in the biomedical field. The author shows that sensitivity to the ethics of empirical re107
search has led to the establishment of ethics committees, which are now found in almost
every research institution. However, he is critical of these committees, particularly for
their excessive bureaucratisation, adherence to managerialism, avoidance of accountability,
and rigidity in assessing the merits of research proposals.
The next article, which deals with developing students’ competence for business
meetings in a foreign language, is perhaps a bit atypical for the Journal of Contemporary
Educational Studies, but it is certainly relevant. Mateja Dostal asks how foreign
language teachers can develop their students’ competence to interact correctly and appropriately
in business meetings conducted in a foreign language through appropriate
simulation. Based on her qualitative research, the author believes that the opportunities
in this area lie in the careful combination of activities that take place in virtual spaces
with those that take place and are tried and tested face to face. Despite the similarities
between face-to-face and virtual simulations, Dostal argues that the new virtual environment,
with its diverse possibilities, requires a lot of adaptation and expertise, including
technical skills, on the part of the teacher. This means that, in addition to all the
other preparation, he or she has to keep investing time and effort in the technical side
of the interaction in the virtual language classroom – which can be either an additional
incentive or an additional stress.
The Slovenian section of this issue is rounded off by a professional article by Tatjana
Kovač, who reflects on a new paradigm of school quality. The author starts by asking
whether the criteria for assessing quality capture all, or at least most, quality levels
in today’s and tomorrow’s higher education, and whether the lessons from research on
quality in primary and secondary school can be applied to higher education. The author
stresses that assessing school quality at all levels of education is a challenging and responsible
task that needs to encompass diverse perspectives on quality and understand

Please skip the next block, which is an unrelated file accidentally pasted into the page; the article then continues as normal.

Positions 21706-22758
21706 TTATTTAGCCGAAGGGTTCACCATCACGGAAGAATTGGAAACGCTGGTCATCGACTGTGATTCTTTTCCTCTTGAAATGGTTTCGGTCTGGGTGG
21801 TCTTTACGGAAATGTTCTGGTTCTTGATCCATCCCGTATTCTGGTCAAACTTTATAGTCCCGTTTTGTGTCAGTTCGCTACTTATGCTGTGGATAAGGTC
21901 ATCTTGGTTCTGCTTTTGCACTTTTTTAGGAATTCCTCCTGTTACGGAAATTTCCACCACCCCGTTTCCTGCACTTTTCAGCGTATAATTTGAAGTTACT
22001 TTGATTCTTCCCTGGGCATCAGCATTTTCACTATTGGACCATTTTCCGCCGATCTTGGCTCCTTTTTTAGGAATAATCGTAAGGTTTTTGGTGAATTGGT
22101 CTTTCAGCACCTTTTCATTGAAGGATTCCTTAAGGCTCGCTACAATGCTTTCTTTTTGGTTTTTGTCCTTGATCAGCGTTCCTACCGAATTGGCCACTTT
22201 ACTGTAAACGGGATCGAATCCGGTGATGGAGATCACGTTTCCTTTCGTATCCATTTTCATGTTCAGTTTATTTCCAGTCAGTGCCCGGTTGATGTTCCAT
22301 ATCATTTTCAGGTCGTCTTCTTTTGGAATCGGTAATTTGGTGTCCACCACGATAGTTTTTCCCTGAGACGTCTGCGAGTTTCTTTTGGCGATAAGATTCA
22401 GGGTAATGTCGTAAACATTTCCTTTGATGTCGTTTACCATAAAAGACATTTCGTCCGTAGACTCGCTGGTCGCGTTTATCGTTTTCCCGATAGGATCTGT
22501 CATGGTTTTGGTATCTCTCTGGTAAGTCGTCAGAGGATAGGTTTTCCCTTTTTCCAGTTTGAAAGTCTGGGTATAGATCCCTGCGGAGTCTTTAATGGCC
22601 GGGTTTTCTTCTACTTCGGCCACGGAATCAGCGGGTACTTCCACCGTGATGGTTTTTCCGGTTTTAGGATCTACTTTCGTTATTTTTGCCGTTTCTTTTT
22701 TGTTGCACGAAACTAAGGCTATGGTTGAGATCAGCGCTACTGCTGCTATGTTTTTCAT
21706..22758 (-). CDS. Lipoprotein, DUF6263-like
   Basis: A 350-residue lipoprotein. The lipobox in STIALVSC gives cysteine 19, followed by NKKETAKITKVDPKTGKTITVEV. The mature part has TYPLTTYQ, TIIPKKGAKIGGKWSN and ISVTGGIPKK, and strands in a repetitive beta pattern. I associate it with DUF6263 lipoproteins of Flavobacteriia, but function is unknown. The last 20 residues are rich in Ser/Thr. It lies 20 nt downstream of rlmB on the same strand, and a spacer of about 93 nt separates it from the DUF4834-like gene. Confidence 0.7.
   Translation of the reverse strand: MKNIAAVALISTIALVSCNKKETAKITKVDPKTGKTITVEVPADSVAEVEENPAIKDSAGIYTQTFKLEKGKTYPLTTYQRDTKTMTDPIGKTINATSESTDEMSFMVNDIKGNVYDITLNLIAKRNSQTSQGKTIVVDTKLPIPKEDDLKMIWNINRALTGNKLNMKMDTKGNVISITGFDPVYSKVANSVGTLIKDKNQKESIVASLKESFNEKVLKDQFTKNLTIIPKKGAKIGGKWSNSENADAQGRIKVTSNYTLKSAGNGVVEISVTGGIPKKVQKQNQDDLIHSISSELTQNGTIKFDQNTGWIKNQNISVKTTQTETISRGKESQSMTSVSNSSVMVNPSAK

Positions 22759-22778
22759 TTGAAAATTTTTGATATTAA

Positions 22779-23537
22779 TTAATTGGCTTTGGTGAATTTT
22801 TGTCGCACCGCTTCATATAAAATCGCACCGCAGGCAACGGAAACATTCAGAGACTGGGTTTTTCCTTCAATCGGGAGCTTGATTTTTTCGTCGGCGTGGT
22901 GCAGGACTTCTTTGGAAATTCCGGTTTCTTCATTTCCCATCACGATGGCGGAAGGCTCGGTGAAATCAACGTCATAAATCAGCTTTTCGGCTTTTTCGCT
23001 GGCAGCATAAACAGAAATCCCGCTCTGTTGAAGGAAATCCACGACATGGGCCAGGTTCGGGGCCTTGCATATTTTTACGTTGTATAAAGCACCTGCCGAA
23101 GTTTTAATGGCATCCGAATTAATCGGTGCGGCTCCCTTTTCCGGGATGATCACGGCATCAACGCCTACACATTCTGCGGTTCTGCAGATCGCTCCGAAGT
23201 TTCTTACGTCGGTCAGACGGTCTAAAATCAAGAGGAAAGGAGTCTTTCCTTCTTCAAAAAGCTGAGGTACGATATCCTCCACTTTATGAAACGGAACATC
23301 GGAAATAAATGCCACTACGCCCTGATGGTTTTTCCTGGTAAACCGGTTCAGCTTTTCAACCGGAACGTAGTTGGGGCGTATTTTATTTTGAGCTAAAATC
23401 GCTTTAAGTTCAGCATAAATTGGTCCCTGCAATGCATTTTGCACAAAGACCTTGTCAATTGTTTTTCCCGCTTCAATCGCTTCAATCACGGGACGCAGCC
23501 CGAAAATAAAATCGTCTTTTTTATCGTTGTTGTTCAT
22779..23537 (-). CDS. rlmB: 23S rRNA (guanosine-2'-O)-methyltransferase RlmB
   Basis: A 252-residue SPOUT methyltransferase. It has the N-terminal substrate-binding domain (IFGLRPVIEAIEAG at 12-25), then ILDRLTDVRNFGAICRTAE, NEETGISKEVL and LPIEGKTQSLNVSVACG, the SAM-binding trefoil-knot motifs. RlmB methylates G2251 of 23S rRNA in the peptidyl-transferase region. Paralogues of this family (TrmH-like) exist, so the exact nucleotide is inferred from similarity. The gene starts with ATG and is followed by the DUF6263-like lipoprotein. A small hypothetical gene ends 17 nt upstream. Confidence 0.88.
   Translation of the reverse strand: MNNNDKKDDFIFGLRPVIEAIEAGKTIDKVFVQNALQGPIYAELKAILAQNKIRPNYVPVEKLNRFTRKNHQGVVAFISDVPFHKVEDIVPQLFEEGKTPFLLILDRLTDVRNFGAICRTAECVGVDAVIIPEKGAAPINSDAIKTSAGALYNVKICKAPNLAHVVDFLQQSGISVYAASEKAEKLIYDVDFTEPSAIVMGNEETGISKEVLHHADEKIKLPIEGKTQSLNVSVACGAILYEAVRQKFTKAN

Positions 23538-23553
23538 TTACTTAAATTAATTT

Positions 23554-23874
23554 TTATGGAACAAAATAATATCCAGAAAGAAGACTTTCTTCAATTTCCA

quality broadly enough. In doing so, both objective and subjective conditions of quality
need to be guaranteed: objective conditions ensure the formal functioning of the institution,
while subjective conditions are created by the people in the form of the institution’s
culture and climate, that is, its atmosphere and the way the institution operates.
The English section of the issue contains three contributions: in addition to the
translation of Bijuklič’s article mentioned above, there are texts contributed by authors
from Slovakia and Croatia.
In »Through Teachers’ Eyes: An Eye-Tracking Study of Classroom Interactions«,
Lenka Sokolová, Miroslava Lemešová, Patrik Hlaváč and Silvia Harvanová
write about the selective attention teachers pay to classroom events, which has an impact
on their classroom management as well as the pedagogical and didactic decisions
they make. The article by Zrinka Barić and Jasna Šulentić Begić inquires into the
pedagogical competences of teachers of theoretical music subjects in Croatia. According
to the authors, the choice of appropriate teaching methods, procedures and strategies,
which should be in line with the function and nature of theoretical music subjects, depends
mainly on the teacher’s competence and willingness to improve the educational
process. The findings of the empirical research study carried out by the authors also
highlight the importance of maintaining quality relationships with students and providing
support, which is even more pronounced in more experienced teachers.